Offers insights into the Global Justice Movement – an influential transnational movement and predecessor of the recent struggles for economic and social justice and against austerity.


Political representation and democracy are at odds and we need new models to organize politics without relying so heavily on elected representatives. Similarly, capitalism undermines markets, as the rich and wealthy shield their assets and make them untenable for average earners. Elitism thus undermines both democracy and markets and we need to devise ways to limit the power of professional politicians, as well as the asset holdings of the rich so that the goods they hold can re-enter general markets. A broad array of institutions and laws have been enacted in different places and at different times to block economic elitism and protect democratic self-rule. This book presents a number of such cases, historical as well as contemporary, where solutions to the problem of political and economic elitism have successfully been practiced. It then compares these cases systematically, to determine the common factors and hence the necessary conditions for ensuring, and protecting self-rule and equal opportunity. This book encourages the idea that alternatives to representative, capitalist democracy are possible and can be put to practice.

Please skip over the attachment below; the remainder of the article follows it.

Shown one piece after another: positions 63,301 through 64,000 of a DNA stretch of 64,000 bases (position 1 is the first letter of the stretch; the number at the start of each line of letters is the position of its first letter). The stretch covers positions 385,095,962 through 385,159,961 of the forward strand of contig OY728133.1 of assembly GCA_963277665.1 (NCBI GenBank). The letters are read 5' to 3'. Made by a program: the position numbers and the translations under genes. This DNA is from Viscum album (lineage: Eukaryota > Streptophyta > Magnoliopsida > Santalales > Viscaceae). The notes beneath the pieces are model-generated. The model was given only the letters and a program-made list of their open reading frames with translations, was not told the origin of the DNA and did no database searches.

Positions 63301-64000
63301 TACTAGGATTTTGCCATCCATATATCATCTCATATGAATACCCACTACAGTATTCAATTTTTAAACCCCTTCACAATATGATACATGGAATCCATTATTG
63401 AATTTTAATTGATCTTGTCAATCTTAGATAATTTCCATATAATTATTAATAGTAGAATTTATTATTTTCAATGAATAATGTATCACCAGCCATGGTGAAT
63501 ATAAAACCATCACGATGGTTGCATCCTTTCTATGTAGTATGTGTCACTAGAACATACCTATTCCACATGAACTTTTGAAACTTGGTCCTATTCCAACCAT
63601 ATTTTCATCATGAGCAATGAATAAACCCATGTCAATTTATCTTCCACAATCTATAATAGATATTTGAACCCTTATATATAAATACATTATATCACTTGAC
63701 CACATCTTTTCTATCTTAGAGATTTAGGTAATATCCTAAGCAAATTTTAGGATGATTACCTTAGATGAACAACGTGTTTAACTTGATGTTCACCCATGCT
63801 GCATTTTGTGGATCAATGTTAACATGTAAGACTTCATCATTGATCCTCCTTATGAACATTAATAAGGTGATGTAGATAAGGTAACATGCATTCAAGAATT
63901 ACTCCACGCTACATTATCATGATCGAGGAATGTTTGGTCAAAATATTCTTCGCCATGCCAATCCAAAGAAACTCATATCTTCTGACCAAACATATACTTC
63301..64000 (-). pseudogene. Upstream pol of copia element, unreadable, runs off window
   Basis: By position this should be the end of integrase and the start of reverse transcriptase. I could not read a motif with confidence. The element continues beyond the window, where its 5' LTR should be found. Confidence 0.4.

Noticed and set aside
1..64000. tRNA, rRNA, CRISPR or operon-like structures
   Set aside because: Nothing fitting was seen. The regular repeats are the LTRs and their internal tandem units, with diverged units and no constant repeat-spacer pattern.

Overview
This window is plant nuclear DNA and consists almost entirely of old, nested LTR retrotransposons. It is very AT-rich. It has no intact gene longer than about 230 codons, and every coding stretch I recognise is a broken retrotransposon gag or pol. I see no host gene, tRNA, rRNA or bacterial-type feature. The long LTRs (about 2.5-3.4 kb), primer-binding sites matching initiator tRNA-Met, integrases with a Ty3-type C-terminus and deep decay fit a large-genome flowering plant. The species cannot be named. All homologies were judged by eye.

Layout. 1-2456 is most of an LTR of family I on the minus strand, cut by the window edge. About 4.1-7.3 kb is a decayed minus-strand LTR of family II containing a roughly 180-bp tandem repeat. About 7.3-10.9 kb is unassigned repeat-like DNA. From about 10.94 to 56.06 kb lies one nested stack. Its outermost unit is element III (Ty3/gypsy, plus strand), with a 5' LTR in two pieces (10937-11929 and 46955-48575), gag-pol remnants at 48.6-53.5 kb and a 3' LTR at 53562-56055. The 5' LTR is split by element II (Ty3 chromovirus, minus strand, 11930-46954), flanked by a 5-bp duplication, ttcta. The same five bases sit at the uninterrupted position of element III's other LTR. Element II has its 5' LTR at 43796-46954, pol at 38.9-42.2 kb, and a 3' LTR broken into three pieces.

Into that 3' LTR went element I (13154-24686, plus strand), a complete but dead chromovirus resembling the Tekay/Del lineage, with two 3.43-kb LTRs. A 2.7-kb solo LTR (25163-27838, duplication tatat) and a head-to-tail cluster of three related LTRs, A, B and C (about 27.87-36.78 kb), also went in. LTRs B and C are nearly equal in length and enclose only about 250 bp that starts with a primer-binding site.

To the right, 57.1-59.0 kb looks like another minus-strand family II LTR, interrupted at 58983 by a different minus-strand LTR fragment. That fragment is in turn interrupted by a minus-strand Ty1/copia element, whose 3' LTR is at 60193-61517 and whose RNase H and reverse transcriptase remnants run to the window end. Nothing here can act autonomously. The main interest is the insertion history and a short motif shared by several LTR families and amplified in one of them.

Table of Contents

Acknowledgements / Introduction / 1: Preparing the Ground / Part I: Theory / 2.Beyond Political Representation / 3. Beyond Capitalism / Part II: Empirical Cases / 4. Classic and Medieval Cases / 5. Anarchism / 6. Religious Communities and Intentional Communities / 7. Native American and Indigenous Communities / 8. Contemporary Western Cases / PART III: Analysis and Synthesis / 9. Learning and Comparing / Appendix/ Bibliography

Author Bio

Bernd Reiter is Associate Professor, School of Interdisciplinary Global Studies, University of South Florida. He was the Erasmus Mundus Visiting Scholar at the Barcelona Institute for International Studies and a visiting professor at the University of Kassel (Germany) and the Universidad del Norte (Colombia). He is a member of the Inequalities Network (Free University of Berlin) and has conducted research on democracy, participation, and racism in Brazil, Portugal, France, and Ghana. He has published six books and over 20 articles on this topic.